Vern Rutsala (1934–2014)

By Jim Shugrue

Vern Rutsala’s poetry is an expression of Oregon and the West. His people are restless, and their journeys are often eastward for recovery, rather than westward for discovery. The language of his poetry is guided by his Irish and Finnish heritage and the cadences of small-town speechallied to Walt Whitmanand the use of local material, social history, and the West of personal recollection. Reading his poetry feels like eavesdropping on a diarist. The author of seventeen books of poetry, Rutsala was a longtime professor at Lewis & Clark College in Portland and the recipient of many awards, including the 2014 C.E.S. Wood Distinguished Writer Award from Literary Arts’ Oregon Book Awards.

Rutsala was born in McCall, Idaho, on February 5, 1934. After being displaced by the Great Depression, the Rutsala family moved to Vanport, Oregon, in 1942, and Vern’s father worked in the Kaiser Shipyards. By 1950, they had settled in Milwaukie, where Vern was student body president at Milwaukie High School and the quarterback and captain of the football team. He spent a year at Portland State University before transferring to Reed College, where he studied with poet Kenneth O. Hanson. He received a bachelor of arts degree in 1956. While at Reed, Rutsala met Joan Colby, whom he married in 1957. They remained together for fifty-seven years and raised three children.

Drafted into the U.S. Army in 1956, Rutsala edited a weekly army newspaper in Munich, which left him time to write poetry in the evenings and on weekends. After being released from duty in 1958, he enrolled in the Iowa Writers’ Workshop, where he was a contemporary of Oregon poet Lawson Fusao Inada. He received a master of fine arts degree in 1960 and taught English and writing at the University of Redlands in California until a letter of recommendation from poet Donald Justice, his teacher at the University of Iowa, reached William Stafford, who was teaching at Lewis & Clark College. Rutsala took a part-time job at Lewis & Clark in 1961, which after a year became a fulltime appointment in the Department of English, giving him the opportunity to help start its creative writing program. He retired in 2004 after forty-three years of teaching.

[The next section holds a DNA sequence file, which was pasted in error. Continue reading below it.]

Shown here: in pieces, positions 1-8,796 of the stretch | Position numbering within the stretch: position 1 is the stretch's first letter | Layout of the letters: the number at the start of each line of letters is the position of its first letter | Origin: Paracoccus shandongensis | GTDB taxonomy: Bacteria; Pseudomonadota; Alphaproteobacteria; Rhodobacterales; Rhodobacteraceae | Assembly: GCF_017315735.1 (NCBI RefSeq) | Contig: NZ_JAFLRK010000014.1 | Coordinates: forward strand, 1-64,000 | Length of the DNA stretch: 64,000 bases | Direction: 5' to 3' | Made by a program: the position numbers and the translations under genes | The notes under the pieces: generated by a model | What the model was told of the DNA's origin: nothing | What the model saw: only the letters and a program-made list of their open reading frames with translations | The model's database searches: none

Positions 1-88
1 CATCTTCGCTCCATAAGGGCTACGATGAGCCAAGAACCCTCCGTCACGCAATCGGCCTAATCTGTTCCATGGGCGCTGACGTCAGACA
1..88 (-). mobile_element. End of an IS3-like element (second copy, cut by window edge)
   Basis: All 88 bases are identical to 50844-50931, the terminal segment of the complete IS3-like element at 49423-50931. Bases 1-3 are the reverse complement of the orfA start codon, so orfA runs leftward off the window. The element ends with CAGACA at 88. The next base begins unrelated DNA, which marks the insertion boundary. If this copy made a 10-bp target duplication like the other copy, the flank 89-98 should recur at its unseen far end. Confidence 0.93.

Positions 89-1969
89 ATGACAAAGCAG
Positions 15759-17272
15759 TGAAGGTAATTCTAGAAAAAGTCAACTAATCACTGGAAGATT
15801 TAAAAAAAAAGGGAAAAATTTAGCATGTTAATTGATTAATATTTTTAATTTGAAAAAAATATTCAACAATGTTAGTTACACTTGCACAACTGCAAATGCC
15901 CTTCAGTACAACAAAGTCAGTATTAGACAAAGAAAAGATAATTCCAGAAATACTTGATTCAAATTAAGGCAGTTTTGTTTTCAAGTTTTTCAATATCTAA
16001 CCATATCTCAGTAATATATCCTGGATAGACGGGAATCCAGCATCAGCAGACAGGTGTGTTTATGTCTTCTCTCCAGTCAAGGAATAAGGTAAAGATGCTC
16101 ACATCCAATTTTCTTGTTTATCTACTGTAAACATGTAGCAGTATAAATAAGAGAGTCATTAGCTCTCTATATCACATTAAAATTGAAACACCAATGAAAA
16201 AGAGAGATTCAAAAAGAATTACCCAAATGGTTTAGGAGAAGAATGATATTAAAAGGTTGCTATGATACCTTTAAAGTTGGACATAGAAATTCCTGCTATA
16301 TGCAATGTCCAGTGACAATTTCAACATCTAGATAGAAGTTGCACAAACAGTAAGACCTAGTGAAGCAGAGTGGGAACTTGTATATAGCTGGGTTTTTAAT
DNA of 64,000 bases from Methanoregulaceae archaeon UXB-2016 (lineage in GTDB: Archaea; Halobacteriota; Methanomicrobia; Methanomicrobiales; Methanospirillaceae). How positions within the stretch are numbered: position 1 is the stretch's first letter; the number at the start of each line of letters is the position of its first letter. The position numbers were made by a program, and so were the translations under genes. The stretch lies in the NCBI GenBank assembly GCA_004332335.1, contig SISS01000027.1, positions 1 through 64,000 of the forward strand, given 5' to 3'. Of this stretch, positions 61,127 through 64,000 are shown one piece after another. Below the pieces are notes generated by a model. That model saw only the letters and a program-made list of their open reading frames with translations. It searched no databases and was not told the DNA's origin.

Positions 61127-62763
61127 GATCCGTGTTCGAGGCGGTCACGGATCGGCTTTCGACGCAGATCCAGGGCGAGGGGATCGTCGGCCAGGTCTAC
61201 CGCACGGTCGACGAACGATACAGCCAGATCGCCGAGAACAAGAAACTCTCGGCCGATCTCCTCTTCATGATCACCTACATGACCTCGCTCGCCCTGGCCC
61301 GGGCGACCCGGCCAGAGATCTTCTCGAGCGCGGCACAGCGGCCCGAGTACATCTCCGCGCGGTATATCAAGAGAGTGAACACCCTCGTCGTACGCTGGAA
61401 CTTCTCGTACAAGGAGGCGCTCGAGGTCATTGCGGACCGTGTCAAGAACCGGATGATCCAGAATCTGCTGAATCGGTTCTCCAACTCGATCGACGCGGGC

Rutsala established his voice in his first book, The Window (1964). His subjects were the small victories and failures of common people, written in what the Northwest Review called “as tight a series of images on the page as you will encounter anywhere.” The judge for The Moment’s Equation, a 2005 finalist for the National Book Award, wrote that in Rutsala’s America “there are startling moments, keen equations, but there is always time for laughter, room for reflection. Each poem journeys to a destination. With a remarkable deftness and an unerring sense of direction, Vern Rutsala gets us there.” Rutsala’s prose poems, written in paragraphs that express a skepticism of humans’ inflated claims to certainty, acknowledge that there is no greater achievement than acceptance without contempt or illusion.

Sunday (excerpt)

Up early while everyone sleeps

I wander through the house,

pondering the eloquence

of vacant furniture, listening

to birdsong peeling

the cover off the day…

(The Window, 1964)

Rutsala published over seven hundred poems in magazines such as Atlantic Monthly, The New Yorker, Poetry, Harper’s, Chicago Review, Mississippi Review, The Paris Review, and New Letters. Throughout his career, he used his poetry to dwell on and in the daily lives of the people he lived among. “For all the casual language, there is a precision of metaphor” in Rutsala’s work, literary critic R. D. Spector wrote, “for all the quietness, a moving force, and for all the commonplace experiences, a genuine significance....Rutsala is a poet of the very real world."

Rutsala received a Guggenheim Fellowship, two fellowships from the National Endowment for the Arts, and the only Masters Fellowship given by the Oregon Arts Commission. His work was honored with the Northwest Poets Prize in 1975; the Carolyn Kizer Poetry Prize, for poems he wrote in the 1980s and published in How We Spent Our Time (2006); the Stafford/Hall Award for Poetry from the Oregon Book Awards for Selected Poems (1992); the Juniper Prize for Little-Known Sports (1994). His The Moment’s Equation (2004) won the Richard Snyder Memorial Prize and was a finalist for the National Book Award for Poetry.

Vern Rutsala received the C.E.S. Wood Distinguished Writer Award from the Oregon Book Awards in March 2014; he died soon after on April 2, 2014. His final book of poetry, The Long Haul, was published in 2015.

Sorry Roads (excerpt)

Their sorrow is something like

buyer’s remorse. They chose

their paths but now regret it,

realizing—too late—they could


have gone to the seashore

or forests of sweet pines.

(The Long Haul, 2015)



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Further Reading

Rutsala, Vern. The Window. Middleton, Conn.: Wesleyan University Press, 1964.

Rutsala, Vern. The Long Haul. Pittsburgh, Penn.: Carnegie Mellon University Press, 2015.

"Vern Rutsala." Poetry Foundation. 

Berger, Brian. "Vern Rutsala: A Poet with Keen Senses." Portland Oregonian, May 17, 1981.

Shugrue, Jim. "Poet of Ordinary Mysteries." Reed Magazine, September 2014.

Baker, Jeff. "Vern Rutsala, award-winning poet and longtime teacher at Lewis & Clark College, died April 2." Portland Oregonian, April 3, 2014.